Monday, December 28, 2009

There are no menial tasks

It's the lull between Christmas and New Year again, and I'm playing superhero--that is, I'm doing superhero duties: cleaning out the closet, sweeping, washing dishes, fixing the bed... apart from my usual cleaning of the cat business. Done on a daily basis, tidying up could get really repetitive; it's not surprising that it's hard to pry oneself away from the computer or book or television just to get those plates out of the way.

But let's not end the year with a note of lethargy. House chores, though effectively tiresome and repetitive, are never a lowly occupation. It takes some know-how to get them done well, some patience to get them done at all, and a lot of love to get them done with ease.

And, whoever said that chores left the house looking duller than before? Completing all those little things brightens up the home considerably--and quietly. Nobody needs to be praised all the time for the good things he does... because people who really want to do good will continue doing what they do even without anybody taking notice. That's why they're superheroes.

Wednesday, December 23, 2009

From A Christmas Carol

"Scrooge was better than his word. He did it all, and infinitely more; and to Tiny Tim, who did not die, he was a second father. He became as good a friend, as good a master, and as good a man, as the good old city knew, or any other good old city, town, or borough, in the good old world. Some people laughed to see the alteration in him, but he let them laugh, and little heeded them; for he was wise enough to know that nothing ever happened on this globe, for good, at which some people did not have their fill of laughter in the outset; and knowing that such as these would be blind anyway, he thought it quite as well that they should wrinkle up their eyes in grins, as have the malady in less attractive forms. His own heart laughed: and that was quite enough for him.

He had no further intercourse with Spirits, but lived upon the Total Abstinence Principle, ever afterwards; and it was always said of him, that he knew how to keep Christmas well, if any man alive possessed the knowledge. May that be truly said of us, and all of us! And so, as Tiny Tim observed, God bless us, everyone!"

Charles Dickens, A Christmas Carol


May we always know how to "keep Christmas well" (this season and all year round) like this new Scrooge! Merry Christmas everyone! This is posted a day early because I don't normally go online on Christmas day. :P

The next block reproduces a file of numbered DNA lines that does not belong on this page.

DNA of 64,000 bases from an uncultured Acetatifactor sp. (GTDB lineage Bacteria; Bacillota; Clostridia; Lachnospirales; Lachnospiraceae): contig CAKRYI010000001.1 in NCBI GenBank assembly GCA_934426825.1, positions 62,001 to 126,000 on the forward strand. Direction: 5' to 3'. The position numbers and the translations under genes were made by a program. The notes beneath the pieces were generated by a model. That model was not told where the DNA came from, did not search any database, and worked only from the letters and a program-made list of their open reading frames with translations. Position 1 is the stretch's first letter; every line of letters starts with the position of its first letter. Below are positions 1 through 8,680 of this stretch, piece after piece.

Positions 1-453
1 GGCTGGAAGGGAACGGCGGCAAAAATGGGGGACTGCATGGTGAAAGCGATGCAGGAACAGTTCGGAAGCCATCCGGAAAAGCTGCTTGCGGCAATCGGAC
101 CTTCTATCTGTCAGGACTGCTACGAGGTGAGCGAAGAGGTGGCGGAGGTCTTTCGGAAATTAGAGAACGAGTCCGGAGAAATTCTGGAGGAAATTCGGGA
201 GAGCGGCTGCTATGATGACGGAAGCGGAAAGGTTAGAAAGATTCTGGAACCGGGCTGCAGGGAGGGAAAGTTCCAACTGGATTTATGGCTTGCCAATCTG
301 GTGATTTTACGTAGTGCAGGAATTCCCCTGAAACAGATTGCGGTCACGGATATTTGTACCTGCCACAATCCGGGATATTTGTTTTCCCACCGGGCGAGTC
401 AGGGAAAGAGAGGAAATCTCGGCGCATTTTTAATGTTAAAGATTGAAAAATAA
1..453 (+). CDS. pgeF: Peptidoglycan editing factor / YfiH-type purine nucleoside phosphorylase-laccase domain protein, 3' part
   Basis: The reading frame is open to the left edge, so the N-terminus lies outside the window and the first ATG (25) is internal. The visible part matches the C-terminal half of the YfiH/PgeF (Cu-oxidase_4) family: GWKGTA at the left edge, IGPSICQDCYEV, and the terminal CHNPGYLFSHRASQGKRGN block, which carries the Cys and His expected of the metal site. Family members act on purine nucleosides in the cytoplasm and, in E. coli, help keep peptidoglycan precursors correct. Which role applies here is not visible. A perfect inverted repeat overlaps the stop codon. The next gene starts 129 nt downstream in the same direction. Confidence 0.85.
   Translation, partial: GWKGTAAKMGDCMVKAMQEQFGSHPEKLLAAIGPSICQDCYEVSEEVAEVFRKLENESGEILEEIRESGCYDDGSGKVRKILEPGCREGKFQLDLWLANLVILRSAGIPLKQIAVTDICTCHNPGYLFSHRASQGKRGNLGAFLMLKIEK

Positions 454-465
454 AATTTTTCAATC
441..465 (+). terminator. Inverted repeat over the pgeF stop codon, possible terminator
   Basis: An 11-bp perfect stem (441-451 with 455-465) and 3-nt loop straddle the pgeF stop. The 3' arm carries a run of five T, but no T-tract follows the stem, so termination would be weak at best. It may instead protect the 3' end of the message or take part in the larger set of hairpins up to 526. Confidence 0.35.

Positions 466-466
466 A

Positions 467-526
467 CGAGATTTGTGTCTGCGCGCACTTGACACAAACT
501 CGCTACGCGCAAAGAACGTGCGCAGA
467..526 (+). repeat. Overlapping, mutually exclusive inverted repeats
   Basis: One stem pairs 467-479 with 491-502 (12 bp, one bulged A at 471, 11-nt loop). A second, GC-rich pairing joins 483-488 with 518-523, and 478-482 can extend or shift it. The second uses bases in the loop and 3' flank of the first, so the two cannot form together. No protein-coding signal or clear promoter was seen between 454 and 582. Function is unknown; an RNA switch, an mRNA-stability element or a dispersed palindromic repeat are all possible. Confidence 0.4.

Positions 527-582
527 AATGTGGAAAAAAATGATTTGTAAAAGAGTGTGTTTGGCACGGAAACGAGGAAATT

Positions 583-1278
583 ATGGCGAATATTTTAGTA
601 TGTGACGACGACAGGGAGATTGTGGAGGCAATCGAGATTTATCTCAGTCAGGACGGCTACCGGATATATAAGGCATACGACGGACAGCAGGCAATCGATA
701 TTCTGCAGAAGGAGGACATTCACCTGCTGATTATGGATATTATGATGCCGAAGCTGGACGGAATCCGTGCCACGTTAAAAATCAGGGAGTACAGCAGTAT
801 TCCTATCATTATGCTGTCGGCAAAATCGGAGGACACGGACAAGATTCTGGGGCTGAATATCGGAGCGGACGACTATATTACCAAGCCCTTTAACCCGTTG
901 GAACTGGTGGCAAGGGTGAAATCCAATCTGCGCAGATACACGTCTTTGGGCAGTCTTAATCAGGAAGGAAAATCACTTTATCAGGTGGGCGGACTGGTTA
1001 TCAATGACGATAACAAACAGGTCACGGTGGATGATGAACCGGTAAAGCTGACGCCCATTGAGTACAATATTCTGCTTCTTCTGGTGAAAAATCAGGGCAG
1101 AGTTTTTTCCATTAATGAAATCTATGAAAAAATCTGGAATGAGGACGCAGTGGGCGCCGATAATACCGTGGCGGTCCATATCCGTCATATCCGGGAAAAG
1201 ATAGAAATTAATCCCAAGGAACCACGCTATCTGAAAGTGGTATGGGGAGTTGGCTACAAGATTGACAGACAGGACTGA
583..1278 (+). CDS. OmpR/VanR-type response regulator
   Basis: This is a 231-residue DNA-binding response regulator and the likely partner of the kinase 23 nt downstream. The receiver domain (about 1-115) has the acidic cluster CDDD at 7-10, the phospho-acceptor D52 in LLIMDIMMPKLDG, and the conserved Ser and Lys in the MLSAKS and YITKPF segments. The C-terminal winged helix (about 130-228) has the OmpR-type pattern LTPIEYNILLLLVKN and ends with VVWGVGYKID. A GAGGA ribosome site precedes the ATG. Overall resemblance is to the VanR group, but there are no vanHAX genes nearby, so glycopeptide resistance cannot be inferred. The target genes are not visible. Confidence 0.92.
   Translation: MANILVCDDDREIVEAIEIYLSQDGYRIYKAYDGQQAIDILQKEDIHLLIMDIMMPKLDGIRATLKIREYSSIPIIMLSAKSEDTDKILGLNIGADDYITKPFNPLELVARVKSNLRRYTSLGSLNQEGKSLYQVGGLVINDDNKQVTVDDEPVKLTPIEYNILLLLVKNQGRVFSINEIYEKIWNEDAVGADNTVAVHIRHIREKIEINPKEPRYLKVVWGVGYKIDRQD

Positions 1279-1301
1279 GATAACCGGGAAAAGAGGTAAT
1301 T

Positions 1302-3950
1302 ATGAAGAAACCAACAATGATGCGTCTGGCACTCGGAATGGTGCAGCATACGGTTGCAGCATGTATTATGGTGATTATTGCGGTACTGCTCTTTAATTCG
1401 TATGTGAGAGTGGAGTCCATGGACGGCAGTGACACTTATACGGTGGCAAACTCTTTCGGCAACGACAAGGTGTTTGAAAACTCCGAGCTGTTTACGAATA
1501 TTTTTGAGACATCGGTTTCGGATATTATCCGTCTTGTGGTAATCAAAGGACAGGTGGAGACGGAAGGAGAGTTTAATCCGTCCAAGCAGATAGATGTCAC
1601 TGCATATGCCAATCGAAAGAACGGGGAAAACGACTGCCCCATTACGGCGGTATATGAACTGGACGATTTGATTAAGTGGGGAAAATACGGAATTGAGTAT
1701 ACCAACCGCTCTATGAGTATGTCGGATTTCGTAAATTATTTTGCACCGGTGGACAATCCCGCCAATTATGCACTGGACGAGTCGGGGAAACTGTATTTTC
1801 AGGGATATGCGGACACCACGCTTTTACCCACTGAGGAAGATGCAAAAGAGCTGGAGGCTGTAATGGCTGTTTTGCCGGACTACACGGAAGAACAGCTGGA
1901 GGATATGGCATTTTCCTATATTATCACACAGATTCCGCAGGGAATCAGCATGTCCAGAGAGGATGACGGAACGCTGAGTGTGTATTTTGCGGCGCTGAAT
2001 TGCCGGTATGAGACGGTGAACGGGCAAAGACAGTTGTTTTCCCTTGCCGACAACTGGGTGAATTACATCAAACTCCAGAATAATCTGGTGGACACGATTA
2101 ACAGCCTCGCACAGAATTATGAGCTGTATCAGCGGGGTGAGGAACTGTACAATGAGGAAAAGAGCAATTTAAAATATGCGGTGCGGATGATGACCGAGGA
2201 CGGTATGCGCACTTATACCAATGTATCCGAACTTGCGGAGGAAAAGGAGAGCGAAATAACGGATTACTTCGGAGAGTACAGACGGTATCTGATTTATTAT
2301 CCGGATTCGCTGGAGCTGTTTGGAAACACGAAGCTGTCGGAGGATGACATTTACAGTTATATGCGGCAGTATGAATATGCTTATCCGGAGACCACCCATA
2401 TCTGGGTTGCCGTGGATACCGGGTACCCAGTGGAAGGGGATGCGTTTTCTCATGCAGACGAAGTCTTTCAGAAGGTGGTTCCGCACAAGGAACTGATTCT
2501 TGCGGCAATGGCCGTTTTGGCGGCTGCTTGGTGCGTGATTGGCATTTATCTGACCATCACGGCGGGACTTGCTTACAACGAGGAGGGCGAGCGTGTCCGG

Thursday, December 17, 2009

When shutting up is the more graceful option

Taking public transport has not only tested many a hot-head's patience to the limits, but also their self-control. How gratifying must it feel to let everyone know that "I'm not pleased! Isn't it obvious?"--and perhaps this is not the first time anyone has fantasized about putting noisy, pushy, slow-walking, or [insert peeve here] people in their place.

This reminds me of a woman in the Guadalupe Station at the MRT. She was waiting outside to squeeze in with the heaving mass of football playing women, but alas it was no use. In her frustration, she shouted at us--all those already inside the car when the train stopped there--saying, "Ang luwag-luwag pa kaya, ba't di kayo umusog!" [There's still a lot of space, why don't you cram yourselves in some more?"] But of course none of us could move, so the doors closed and she was left outside--to the great relief of all.

Another woman let me know of her ire when she was being indecisive about entering the elevator. There were a bunch of us inside already and she lingered by the door. Everybody didn't know what she planned to do; I, being by the buttons, was holding the "open" button for her, but let go because she wouldn't come in--I really thought she wasn't going up and she would wait for the elevator that would be going down. But, suddenly she decided to step in--and the doors closed on her. After the elevator hit her and opened again to let her in, she stomped inside in a huff, gave me a bad look and forcefully punched her floor (2nd). Though I am really sorry for not understanding her body language, I still think it's very childish behavior for a mature woman. Shame.